• PARENT TIPS and IDEAS to help with Reading

     Read Aloud Tips

    Reading Aloud

    How to Read Aloud

    Effective storybook reading is an interactive process.  If we wait until after reading to discuss the story, we are missing out on valuable literacy opportunities.  When you precede the reading by inviting predictions and personal connections, you are creating context for the reading.   Taking time to discuss and clarify difficult concepts during the reading can prevent misunderstanding further on, and encouraging your child to respond during the reading enhances both comprehension and interest in the story.  Pausing to confirm and revise predictions, ask questions, and make inferences lay the groundwork for independent reading. Your child will learn that understanding text is a process that occurs before, during, and after reading.

    Before Reading

    • Preview the book and practice reading it with fluency and expression.
    • Plan an introduction—find links to personal experiences.
    • Introduce the title, author, and illustrator.
    • Introduce any information that may be necessary to facilitate understanding of the story.
    • Set a purpose for listening to the story (e.g., “I wonder” statements, such as I wonder what the wolf wants to do with the pigs, provide us focus for listening).

    During Reading

    • Read fluently and expressively.
    • Hold the books so your child can see the illustrations.
    • Try to establish frequent eye contact with your child.
    • Draw attention to the illustrations and features of the text.
    • Pause occasionally to revisit predictions, express curiosity, or comment on something interesting.
    • Invite your child to question and comment but keep it focused on the story.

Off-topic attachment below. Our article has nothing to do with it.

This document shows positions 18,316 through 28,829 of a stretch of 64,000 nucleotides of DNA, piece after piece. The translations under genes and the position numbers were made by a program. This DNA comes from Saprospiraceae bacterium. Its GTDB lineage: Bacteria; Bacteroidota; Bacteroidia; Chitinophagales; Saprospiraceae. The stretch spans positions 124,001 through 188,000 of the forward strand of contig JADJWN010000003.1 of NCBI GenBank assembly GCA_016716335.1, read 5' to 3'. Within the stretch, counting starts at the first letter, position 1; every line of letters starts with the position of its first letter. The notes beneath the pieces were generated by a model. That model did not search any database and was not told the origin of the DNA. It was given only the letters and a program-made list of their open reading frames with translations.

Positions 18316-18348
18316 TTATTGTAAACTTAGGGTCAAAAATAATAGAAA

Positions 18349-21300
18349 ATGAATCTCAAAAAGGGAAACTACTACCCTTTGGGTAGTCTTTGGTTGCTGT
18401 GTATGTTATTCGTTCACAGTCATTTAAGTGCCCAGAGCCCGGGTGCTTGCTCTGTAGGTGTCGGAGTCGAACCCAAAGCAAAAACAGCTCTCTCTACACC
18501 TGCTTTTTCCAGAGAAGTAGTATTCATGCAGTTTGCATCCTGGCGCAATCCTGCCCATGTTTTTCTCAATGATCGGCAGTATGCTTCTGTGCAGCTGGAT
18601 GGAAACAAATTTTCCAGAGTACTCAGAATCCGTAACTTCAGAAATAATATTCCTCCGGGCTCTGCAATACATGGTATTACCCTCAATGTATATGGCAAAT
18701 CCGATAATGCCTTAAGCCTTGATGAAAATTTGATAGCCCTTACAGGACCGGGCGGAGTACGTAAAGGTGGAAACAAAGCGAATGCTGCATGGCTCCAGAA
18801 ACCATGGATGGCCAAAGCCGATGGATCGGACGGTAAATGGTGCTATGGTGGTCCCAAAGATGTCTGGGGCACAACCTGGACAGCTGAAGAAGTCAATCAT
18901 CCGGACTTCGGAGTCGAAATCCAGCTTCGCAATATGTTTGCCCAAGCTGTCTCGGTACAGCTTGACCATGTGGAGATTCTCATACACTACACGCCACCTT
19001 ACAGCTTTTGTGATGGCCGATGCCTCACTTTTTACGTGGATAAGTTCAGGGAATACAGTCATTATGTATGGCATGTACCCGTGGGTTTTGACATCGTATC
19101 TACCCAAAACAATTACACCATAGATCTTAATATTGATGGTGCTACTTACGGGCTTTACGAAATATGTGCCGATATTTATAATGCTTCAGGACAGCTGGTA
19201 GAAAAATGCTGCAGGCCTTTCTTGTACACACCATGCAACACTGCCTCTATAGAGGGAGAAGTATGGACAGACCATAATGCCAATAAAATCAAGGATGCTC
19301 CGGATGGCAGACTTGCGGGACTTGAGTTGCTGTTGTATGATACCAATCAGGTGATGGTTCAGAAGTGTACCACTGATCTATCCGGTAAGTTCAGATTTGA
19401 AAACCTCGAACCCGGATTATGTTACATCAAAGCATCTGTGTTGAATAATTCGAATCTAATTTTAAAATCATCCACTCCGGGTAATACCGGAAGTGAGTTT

• Explain words and ideas you think your child might not understand.

    After Reading

    • Allow time for discussion
    • Encourage various levels of response with questions
    • Make personal connections to the text (e.g. “What did this story remind you of?”).
    • Retell the story or reread it to enhance comprehension.

     

    Jamison Rog, Lori (2002). Early Literacy Instruction in Kindergarten.  Interactive Storybook Reading: Making the Classroom Read-Aloud Program a Meaningful Experience, 6, 49-55.

     

     

    literacy terms

    alphabet knowledge: recognizing letters of the alphabet.
     
    assessment: a way to evaluate reading development and proficiency.
     

    buddy reading: pairing a child from an upper grade with a younger child.

     

    choral chanting: the entire class, or a small group of children, reads a passage together.

     
    comprehension: the ability to understand and gain meaning from what has been read.
     
    concepts about print: knowledge about books: how to hold them, move from left to right, front to back.
     
    decoding: the combination of phonemic awareness, letter recognition, and sound knowledge that enables us to break down new and unfamiliar words.
     
    echo chanting: the teacher reads one line of text and the child then reads the same line.
     
    emergent reading: the time between birth and when children begin to read and write in conventional ways.
     
    encoding: the combination of phonemic awareness, letter, and sound knowledge that enables us to spell words by translating sounds into letters.
     
    fluency: the ability to read text accurately and quickly.
     
    language acquisition: the stages of listening and speaking development.
     
    language proficiency: the level at which a person can speak and understand a language.
     
    letter identification: recognizing the letters of the alphabet.
     
    letter-sound relationship: recognizing the letters of the alphabet and their accompanying sounds.
     
    mental imagery: the skill of visualizing what you see after you have been read to.
     
    partner reading: involves peers reading together.
     
    phonemic awareness: the ability to hear and identify sounds in spoken words
     
    phonics: the relationship between the letters of written language and the sounds of spoken language.
     
    vocabulary: the words students must know to communicate effectively.